Part of the fun of being in a band is developing a stage presence, be it slightly different or wildly divergent from one's usual personality. Madison's been graced with many performers dedicated to onstage antics and fanciful band back stories; currently one of the most developed "biographies" surfaces on stage a few times a year in the form of Optometri.
As explained fully in a June Isthmus story, Optometri is a formerly famous Russian band that regrouped in Madison years after mysteriously disappearing from their homeland around the time of the Soviet Union's collapse. The band was encouraged to reunite by singer-songwriter Yuri Mishkin's "lead personal assistant" Bob Jacobson, a performer himself in bands such as Yid Vicious and the Theramones. Coincidentally, each Optometri member also has a personal assistant recruited from the Madison music scene.
Of course, in reality Optometri is Jacobson and his cohorts. But why let reality get in the way of a good time? The project moved from the stage to local CD players this past summer with the release of their debut disc, Love is Not a Potato.
"Because this band isn't anybody's 'main gig,' I was worried that it might disappear off the face of the earth without a trace," Jacobson says. "I'm really proud of these songs, and I didn't want that to happen. So our main goal was just to create evidence that this band ever existed, leave some kind of documentation for the ages."
Aiding greatly in making the disc a reality was the opportunity to record with students at Madison Media Institute. "Going to MMI and recording for free seemed like the way to go, and we were really happy to have the opportunity to do that. So we went in there and banged out the entire repertoire in one session. Many of the songs were done in one take -- drums, rhythm guitar, keys, bass, lead vocal and accordion all at once. After listening to those initial cuts, we realized that it was too good not to do something more substantial with, and the decision was made to go ahead and spruce up the tracks and make a full-blown CD."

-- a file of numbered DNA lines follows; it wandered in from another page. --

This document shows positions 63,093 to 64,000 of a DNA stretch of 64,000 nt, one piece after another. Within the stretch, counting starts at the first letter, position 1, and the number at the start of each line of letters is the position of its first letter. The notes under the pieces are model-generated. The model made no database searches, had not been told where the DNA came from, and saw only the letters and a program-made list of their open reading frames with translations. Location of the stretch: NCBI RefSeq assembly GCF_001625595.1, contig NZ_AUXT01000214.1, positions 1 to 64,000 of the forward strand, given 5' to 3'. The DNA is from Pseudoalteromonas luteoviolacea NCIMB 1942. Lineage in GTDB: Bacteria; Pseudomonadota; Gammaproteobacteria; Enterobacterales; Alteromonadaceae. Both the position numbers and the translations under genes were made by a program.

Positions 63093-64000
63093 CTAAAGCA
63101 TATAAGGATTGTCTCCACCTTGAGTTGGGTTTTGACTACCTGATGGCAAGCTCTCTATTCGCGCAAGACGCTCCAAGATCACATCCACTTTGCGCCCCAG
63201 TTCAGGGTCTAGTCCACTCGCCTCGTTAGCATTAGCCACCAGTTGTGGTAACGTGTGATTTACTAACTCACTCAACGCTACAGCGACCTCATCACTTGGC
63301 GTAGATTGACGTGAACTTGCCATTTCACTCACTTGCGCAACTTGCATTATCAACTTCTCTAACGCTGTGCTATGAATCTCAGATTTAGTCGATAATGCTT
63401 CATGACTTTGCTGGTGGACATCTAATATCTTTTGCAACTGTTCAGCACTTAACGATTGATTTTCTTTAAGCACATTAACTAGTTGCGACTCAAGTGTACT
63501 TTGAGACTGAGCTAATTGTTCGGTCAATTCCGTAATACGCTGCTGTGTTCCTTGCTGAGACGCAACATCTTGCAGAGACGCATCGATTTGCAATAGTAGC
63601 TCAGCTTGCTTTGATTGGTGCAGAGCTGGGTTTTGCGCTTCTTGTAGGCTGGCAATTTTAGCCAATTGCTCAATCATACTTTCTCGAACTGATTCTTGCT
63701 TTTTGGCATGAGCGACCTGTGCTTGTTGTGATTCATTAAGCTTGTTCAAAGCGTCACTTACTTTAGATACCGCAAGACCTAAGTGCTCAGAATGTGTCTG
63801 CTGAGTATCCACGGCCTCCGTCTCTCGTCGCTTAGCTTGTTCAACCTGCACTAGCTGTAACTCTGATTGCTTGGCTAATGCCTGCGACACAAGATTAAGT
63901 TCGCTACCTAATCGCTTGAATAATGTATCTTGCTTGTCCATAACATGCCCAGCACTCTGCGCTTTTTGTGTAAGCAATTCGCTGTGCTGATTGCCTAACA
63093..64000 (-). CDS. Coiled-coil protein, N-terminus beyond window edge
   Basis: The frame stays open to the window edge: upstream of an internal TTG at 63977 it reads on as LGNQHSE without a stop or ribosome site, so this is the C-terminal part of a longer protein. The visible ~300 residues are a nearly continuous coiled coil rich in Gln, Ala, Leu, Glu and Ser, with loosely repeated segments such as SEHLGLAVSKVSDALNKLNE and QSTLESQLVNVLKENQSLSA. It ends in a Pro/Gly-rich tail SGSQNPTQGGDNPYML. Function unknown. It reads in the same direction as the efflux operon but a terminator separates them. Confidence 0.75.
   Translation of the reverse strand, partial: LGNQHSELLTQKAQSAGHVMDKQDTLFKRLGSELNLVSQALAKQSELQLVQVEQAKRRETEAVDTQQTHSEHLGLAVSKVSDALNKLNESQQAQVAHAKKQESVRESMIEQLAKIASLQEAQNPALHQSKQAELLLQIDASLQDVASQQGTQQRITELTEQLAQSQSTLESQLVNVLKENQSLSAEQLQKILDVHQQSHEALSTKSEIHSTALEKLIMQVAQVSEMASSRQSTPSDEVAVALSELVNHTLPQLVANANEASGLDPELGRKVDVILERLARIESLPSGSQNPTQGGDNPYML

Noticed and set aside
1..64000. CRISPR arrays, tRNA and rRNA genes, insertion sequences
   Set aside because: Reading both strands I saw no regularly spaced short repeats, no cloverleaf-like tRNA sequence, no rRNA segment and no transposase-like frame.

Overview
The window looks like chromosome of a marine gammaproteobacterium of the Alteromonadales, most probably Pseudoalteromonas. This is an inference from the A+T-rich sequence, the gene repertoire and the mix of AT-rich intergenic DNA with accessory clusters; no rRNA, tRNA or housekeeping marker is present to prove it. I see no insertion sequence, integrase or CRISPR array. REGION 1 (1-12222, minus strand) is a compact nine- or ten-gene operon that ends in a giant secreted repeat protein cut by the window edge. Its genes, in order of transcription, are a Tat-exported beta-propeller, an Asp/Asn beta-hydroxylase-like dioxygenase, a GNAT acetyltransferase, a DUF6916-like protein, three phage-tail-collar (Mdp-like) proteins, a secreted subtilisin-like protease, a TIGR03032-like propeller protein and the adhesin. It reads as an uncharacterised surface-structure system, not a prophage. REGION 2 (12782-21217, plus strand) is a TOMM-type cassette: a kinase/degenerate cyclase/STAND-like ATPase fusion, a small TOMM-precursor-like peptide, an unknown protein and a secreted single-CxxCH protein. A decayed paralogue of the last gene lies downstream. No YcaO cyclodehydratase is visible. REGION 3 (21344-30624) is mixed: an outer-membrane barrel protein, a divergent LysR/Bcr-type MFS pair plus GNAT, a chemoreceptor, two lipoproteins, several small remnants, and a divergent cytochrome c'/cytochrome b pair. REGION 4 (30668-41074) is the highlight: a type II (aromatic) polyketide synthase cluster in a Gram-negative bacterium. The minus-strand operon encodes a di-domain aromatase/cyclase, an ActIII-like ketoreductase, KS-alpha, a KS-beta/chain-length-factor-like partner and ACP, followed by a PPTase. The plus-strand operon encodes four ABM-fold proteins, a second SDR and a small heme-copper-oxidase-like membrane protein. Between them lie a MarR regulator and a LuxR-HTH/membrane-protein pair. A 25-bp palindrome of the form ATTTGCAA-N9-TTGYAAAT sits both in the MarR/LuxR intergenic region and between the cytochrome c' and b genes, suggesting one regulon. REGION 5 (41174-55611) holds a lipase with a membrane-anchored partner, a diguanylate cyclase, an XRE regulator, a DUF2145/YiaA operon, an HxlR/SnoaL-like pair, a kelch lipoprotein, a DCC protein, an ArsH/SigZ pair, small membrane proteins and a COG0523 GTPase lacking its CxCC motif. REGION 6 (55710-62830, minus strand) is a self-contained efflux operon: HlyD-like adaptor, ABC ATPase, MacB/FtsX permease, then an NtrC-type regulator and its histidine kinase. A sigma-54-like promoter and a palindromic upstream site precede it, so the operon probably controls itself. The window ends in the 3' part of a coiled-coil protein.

Jacobson says one drawback of working with inexperienced recording engineers surfaced during extra overdubbing sessions, though. "Some tracks went missing, including ALL of the French horn parts, some Theremin, some added percussion, a few other odds and ends. Fortunately no whole songs or very critical parts were lost, but when that happened, we figured it was time to say 'Thanks, MMI, it's been great, but we think it's time to move the project to a more professional setting.' We never did replace the missing parts entirely, just did a bit of patch-up where necessary."
The results preserve the audio side of the band's performances very well, including various bits of Mishkin's tales behind the songs (which are helpfully indexed as their own tracks for those who just want the music and not the comedy). Beyond the theatrics, the songs are catchy, melodic rock that stand up to repeated spins even with the usually intentionally silly lyrics.
The live crowd pleaser "We Will Bury You" nails a frozen in time '80s sound, with a sing-and-stomp-along chorus, synthy keys by the world's laziest keyboard player, Ivan Ivanovich Ivanov (Geoff Brady), and rippin' hard rock solos courtesy of Dmitri Shostakovich (Steve Burke). While the song does lose a little bit in translation without the group's antics and the usual audience participation, I'm very thankful to finally have a recording of one of Madison's most entertaining bands.
An MP3 of "We Will Bury You" is available in the related downloads at right. More music by Optometri is available on MySpace. The next chance to catch the band live is at Mickey's Tavern on Saturday, October 24.
MadTracks highlights and provides MP3s of songs performed by local musicians. All tracks here are provided with permission of the artist. If you are a musician based in the Madison metro area and are interested in sharing your work as a MadTrack, please send a message.